Favorite travel apps and websites

Since I started traveling more often, I’ve cultivated a list of must-have apps and tools that have proven handy time and time again.


Here WeGo, previously HERE Maps, is my go-to map of choice for traveling. Since you can use it offline and can download country or city maps, it was perfect for whenever we had no data. This was extremely handy during our Europe trip, since we didn’t have any mobile wifi at all. (Note: Download the maps only when on WiFi as the maps can be data-intensive.)

Since I already asked the Airbnb property owner/hotelier for the address and instructions how to get there, I used the HERE app to figure out how to get to the location coming from where we disembarked. It was also helpful in checking if we were being brought to our destination with no tricky roundabouts that will rack higher taxi fares. I specifically remember using the app in Zürich, Geneva, and Paris, because the rentals were far away from the tram/train station.

And yes, thru HERE WeGo, we were able to pin the exact location of our Airbnb house rentals!

I think we would have been even more hopelessly lost without HERE WeGo! And with its offline functionality, it’s what we use whenever we’re driving somewhere unknown here in the Philippines. It’s actually the map app Kinah and I used when we flew an ultralight plane in Pampanga.

Google Maps is my go-to map for planning our walking tours before traveling. With its routing tool of adding multiple stops between destinations by car, bus, or by walking, and easy grab and move of locations, planning has never been so easy.

Sample walking tour of Munich
Sample walking tour of Munich

Google Maps also has an offline map tool, but it doesn’t allow for country downloads as easily as HERE WeGo.

In Europe, since we were traveling with a Eurail pass, the handies app for us was the Eurail Planner App (this is an affiliate link). This app works offline too. You can see all the train schedules for particular days, so you can adjust your day accordingly. When you input the train station you’re coming from and the destination, you will see the stops to the minute and all the train stations it will pass by. You will also see if there were class 1 cabins (our Eurail pass gave us first class passes to every train ride that has a first class cabin) and if there will be a restaurant on board. This was very handy for us since we didn’t keep to a strict time schedule, so we had more flexibility with our train travel. It definitely helped to lessen the stress!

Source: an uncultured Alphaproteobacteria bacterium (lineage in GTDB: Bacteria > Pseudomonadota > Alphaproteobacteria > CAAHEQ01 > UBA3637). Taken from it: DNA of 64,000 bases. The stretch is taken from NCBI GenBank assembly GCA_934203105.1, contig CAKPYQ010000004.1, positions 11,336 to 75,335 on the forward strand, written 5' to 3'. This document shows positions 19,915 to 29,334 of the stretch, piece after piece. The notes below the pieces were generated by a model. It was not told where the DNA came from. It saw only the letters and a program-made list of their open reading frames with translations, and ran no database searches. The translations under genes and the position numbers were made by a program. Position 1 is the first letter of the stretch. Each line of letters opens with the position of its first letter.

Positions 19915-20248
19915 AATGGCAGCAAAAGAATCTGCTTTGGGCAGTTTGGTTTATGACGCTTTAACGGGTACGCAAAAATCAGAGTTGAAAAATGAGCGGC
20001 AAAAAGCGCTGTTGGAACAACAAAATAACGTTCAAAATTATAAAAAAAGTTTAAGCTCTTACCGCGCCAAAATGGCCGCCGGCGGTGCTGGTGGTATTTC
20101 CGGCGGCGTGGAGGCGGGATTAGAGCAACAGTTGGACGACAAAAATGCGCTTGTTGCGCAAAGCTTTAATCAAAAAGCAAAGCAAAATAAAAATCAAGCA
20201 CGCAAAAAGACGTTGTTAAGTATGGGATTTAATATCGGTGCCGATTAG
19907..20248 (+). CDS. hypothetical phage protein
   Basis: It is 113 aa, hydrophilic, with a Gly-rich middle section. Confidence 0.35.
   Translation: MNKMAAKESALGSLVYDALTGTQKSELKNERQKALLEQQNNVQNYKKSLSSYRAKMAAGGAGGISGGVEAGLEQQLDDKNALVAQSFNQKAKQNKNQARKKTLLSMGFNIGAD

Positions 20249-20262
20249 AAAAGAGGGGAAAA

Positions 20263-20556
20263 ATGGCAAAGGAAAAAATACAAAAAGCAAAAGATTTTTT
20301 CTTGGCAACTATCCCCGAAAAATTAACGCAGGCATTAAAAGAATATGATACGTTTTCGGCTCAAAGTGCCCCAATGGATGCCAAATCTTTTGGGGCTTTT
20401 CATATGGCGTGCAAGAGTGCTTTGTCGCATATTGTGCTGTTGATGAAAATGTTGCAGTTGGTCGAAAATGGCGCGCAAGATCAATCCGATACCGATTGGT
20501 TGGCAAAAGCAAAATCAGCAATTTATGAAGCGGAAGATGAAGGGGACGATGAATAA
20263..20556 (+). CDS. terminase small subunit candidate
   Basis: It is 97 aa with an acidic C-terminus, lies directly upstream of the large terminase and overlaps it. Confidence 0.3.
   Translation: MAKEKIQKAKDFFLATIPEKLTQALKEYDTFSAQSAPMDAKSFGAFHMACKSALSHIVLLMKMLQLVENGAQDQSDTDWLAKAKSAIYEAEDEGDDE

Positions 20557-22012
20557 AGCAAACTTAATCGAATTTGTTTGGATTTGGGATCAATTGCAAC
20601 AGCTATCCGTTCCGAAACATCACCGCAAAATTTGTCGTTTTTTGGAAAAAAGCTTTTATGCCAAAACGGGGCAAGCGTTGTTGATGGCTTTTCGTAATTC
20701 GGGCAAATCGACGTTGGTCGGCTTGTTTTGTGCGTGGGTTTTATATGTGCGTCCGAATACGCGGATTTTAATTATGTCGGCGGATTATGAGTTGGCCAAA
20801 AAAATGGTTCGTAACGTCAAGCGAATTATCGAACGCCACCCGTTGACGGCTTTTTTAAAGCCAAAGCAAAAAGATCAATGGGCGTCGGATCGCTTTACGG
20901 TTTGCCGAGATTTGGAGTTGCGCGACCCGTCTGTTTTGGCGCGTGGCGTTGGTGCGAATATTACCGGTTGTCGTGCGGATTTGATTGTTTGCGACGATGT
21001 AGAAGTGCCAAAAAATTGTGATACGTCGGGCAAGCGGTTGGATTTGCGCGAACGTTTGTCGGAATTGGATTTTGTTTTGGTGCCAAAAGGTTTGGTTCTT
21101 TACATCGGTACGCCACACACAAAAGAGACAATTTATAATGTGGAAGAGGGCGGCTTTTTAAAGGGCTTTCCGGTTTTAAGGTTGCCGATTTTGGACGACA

Innsbruck, Austria, to Munich, Germany

In the picture to the right is our train travel from Innsbruck, Austria, to Munich, Germany. This particular travel route did not require us to change trains anywhere in our journey (other time slots may require you to change trains). The app uses the original spelling, so expect to see Muenchen for Munich, Zuerich for Zürich, etc. HBF means Hauptbahnhof, which is what they call a major train station.

In this particular travel itinerary, it states that there are first-class and second-class seats and a restaurant, you can bring your bike (I think for a fee), and you can reserve a seat. Not all train travels require a reservation, so we didn’t reserve. We just boarded the train, picked a seat, and stowed away our luggage (nobody will help you carry your luggage so make sure you can manage it, unless some helpful soul pities you).

In trains like this, where it says a reservation is possible on part of the journey, there are carriages with partitioned rooms. Check that your chosen carriage is not reserved, or that it is reserved after your journey (if you’re disembarking before the train’s destination).